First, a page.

For the last three years, the St. Monica and St. Augustine Roman Catholic Church in Detroit near the Indian Village neighborhood has hosted Jazz on the Lawn on a Sunday afternoon in August. It is a seven hour program and people come and leave as they wish. The parking and event are free. There are food and refreshment booths and raffle tickets. Many bring lawn chairs and sit in the shade of the the many large trees. This last Sunday it was about 80 degrees F and there was a slight steady breeze making the day a perfect day for the concert. I sat under the tent for about three hours of the program.
Indian Village neighborhood
When I arrived the the group playing was the Tasilmah Bey(keys) group. I spent a few minutes talking to some people i knew before any listening. The others were Marion Heyden(bass), Djallo Djakate (drums), Larry Gabriel(gtr,mandolin) and Kasan Belgrave(clarinet). The only complete number I heard was” When the Saints Go Marching In”. It is a real crowd pleaser and they did it
The next group was the Duncan McMillan Trio with Duncan McMillan(Hammond B-3 Organ), Michael Gabriel (gtr) and George Davidson( drums). The Hammond B-3 is a large, heavy instrument and it took time to get it all set up but the sound of the instrument is rich and nuanced. Duncan introduced each song with just a bit about the song. It was good to hear and so different than usual. So often, the musicians just play a song in the bar or club setting without saying what they are playing. He started with “On a Clear Day You Can See Forever” which is played often enough so it is familiar and not so often it is overdone. It is a little more complex than most and is one that I like. They did one of Duncan’s original compositions named “A Change of Rhythm” base on the chord progressions of “I’ve Got Rhythm”. And he did another crowd pleaser of “Over the Rainbow”. Michael Gabriel was showcased in a couple of the numbers. It was a good set of familiar numbers not frequently done.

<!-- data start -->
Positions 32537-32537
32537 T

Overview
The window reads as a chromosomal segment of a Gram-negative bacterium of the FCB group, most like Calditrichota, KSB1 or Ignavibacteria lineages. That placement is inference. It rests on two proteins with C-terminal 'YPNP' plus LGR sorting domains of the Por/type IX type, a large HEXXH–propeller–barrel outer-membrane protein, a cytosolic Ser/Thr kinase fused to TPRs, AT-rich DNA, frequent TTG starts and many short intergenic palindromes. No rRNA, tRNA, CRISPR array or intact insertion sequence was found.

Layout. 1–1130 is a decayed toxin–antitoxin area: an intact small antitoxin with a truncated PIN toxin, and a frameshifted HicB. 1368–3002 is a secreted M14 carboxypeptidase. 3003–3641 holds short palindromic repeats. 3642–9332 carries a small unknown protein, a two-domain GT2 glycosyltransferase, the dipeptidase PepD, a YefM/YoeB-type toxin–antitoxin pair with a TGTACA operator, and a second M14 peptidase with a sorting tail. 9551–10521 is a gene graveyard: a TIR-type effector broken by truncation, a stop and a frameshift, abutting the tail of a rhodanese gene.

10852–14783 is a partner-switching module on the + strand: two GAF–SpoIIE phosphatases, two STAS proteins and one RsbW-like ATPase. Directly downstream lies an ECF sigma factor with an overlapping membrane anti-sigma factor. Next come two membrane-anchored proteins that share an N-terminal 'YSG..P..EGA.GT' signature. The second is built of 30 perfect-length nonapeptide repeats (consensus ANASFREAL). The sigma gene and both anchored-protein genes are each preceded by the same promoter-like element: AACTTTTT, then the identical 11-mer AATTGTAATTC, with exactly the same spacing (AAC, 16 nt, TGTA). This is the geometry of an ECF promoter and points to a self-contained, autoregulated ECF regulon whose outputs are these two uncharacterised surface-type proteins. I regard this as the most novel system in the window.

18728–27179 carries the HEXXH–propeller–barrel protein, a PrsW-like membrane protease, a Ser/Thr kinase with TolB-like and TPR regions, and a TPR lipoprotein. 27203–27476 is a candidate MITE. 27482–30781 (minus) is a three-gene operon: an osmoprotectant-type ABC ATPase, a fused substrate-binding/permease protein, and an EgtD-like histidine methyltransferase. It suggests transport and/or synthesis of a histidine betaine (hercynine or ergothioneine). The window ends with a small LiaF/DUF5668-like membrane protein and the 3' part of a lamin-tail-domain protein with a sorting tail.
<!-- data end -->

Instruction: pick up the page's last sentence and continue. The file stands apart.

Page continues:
While they were moving the organ off the stage and setting up for the next group, I wandered over to the food tent and got a pulled pork sandwich. Most pulled pork sandwiches have some sort of sauce or seasoning. This one did not. There was a table and we added our own seasoning which did not work well. I generally do not like the kind of food offered at festivals so this fit right in.
The last group I watched was the Marion Heyden Quartet including Marion Heyden(bass) , Robert Jones(keys), Michael Brown(drums) and Renèe King Jackson(vox). The vocalist is from Memphis where jazz and R& B meet so she sang with those influences plus a touch of gospel. Robert Jones is one of the original Funk Brothers and has an outstanding repertoire and delivery. Marion Heyden was one of the first female instrumentalists to be recognized as an excellent musician in her own right. She is a lecturer at University of Michigan, Dearborn and is referred to as professor. There is no CV on the website and the site does not list her as a professor so I think she is an adjunct lecturer. Renée announced her numbers in a completely different way. She never announced the name of any number. Instead she named to person who was most known for doing the song assuming the audience would know the song. So, I didn’t know the name of some of the songs and probably never will because it is not one of my favorites like she thought. The one song she did that I really liked was “Damn Your Eyes”. The group did a good job on all the numbers. They really got into it one this one.
I left after this set. One of the problems with outdoor events is the sound systems. The sound systems they used was not the best. I am comparing it to the sound systems in use at the Detroit Jazz Festival( August 30 through September 2) which are wonderful. The equipment they had was not the best. They probably were doing the best they could with what they had.